‘It is Diaz,’ I said to myself; ‘and he can’t get in!’
And I felt very guilty because I had slept. I must have slept for hours. Groping for a candle, I lighted it.
‘Coming! coming!’ I called in a loud voice.
And I went into the passage with the candle and opened the door.
It was Diaz. The gas was lighted on the stairs. Between that and my candle he stood conspicuous in all his details. Swaying somewhat, he supported himself by the balustrade, and was thus distant about two feet from the door. He was drunk—viciously drunk; and in an instant I knew the cruel truth concerning him, and wondered that I had not perceived it before. He was a drunkard—simply that. He had not taken to drinking as a consequence of nervous breakdown. Nervous breakdown was a euphemism for the result of alcoholic excess. I saw his slow descent as in a vision, and everything was explained. My heart leapt.
‘I can save him,’ I said to myself. ‘I can restore him.’
I was aware of the extreme difficulty of curing a drunkard, of the immense proportion of failures. But, I thought, if a woman such as I cannot by the lavishing of her whole soul and body deliver from no matter what fiend a man such as Diaz, then the world has changed, and the eternal Aphrodite is dead.
‘I can save him!’ I repeated.
Oh, heavenly moment!
‘Aren’t you coming in?’ I addressed him quietly. ’I’ve been waiting for you.’
‘Have you?’ he angrily replied. ‘I waited long enough for you.’
‘Well,’ I said, ‘come in.’
‘Who is it?’ he demanded. ‘I inzizt—who is it?’
‘It’s I,’ I answered; ‘Magda.’
‘That’s no’ wha’ I mean,’ he went on. ’And wha’s more—you know it. Who is it addrezzes you, madame?’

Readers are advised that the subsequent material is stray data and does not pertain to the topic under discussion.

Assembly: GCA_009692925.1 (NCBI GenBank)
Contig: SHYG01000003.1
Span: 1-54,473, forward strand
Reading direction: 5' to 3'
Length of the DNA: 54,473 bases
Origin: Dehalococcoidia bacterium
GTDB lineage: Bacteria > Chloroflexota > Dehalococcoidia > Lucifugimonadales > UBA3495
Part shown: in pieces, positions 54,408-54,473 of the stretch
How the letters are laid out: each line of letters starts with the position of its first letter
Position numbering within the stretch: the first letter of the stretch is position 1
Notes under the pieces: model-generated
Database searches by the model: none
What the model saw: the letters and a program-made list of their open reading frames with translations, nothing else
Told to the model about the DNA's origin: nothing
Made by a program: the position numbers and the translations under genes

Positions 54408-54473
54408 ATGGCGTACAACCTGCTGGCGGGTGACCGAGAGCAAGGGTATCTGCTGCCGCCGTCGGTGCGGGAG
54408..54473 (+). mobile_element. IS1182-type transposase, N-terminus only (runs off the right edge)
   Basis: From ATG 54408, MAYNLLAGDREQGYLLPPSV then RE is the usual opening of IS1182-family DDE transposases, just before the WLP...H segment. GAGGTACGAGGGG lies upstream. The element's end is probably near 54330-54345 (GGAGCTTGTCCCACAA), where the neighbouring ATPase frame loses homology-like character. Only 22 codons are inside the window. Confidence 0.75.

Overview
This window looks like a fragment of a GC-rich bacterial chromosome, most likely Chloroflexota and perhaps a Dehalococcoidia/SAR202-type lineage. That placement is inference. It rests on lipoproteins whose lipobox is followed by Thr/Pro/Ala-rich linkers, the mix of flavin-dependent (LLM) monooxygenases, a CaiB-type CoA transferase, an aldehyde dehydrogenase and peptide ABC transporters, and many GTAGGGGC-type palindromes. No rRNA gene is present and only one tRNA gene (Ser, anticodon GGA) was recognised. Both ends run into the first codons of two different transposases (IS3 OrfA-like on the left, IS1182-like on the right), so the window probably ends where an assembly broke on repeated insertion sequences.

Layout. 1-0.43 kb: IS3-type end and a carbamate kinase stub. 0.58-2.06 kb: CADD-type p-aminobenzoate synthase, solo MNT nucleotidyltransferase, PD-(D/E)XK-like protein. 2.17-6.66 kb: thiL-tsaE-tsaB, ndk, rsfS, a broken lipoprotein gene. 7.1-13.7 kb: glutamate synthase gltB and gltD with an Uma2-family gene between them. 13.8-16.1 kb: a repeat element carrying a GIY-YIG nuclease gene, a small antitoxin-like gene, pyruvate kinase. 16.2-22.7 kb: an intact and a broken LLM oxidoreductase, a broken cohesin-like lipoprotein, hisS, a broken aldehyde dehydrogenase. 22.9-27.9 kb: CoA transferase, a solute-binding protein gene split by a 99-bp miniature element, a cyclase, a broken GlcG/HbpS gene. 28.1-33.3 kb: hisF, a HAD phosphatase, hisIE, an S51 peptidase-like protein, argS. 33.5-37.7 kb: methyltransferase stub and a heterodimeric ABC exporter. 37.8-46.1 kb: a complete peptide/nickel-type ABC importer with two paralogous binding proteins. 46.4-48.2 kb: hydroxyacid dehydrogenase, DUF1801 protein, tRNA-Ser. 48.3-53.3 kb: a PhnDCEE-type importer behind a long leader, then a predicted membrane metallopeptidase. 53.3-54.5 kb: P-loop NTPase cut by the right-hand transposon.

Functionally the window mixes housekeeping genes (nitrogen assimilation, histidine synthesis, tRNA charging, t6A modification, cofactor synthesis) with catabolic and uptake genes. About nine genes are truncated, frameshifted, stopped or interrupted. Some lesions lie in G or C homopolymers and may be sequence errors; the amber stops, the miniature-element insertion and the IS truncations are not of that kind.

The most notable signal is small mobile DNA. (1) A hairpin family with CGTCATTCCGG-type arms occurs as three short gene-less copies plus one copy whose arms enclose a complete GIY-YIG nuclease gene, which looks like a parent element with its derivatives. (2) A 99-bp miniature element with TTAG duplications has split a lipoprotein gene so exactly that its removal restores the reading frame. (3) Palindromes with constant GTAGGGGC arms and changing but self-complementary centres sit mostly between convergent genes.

‘Why,’ I humoured him, ‘it’s you, of course—Diaz.’
There was the sound of a door opening on one of the lower storeys, and I hoped I had pacified him, and that he would enter; but I was mistaken. He stamped his foot furiously on the landing.
‘Diaz!’ he protested, shouting. ’Who dares call me Diaz? Wha’s my full name?’
‘Emilio Diaz,’ I murmured meekly.
‘That’s better,’ he grumbled. ‘What am I?’
‘Wha’ am I?’ he roared; and his voice went up and down the echoing staircase. ‘I won’t put foot ev’n on doormat till I’m told wha’ I am here.’
‘You are the—the master,’ I said. ‘But do come in.’
‘The mas’r! Mas’r of wha’?’
‘Master of the pianoforte,’ I answered at once.
He smiled, suddenly appeased, and put his foot unsteadily on the doormat.
‘Good!’ he said. ‘But, un’stan’, I wouldn’t ev’n have pu’ foot on doormat—no, not ev’n on doormat—’
And he came in, and I shut the door, and I was alone with my wild beast.
‘Kiss me,’ he commanded.
I kissed him on the mouth.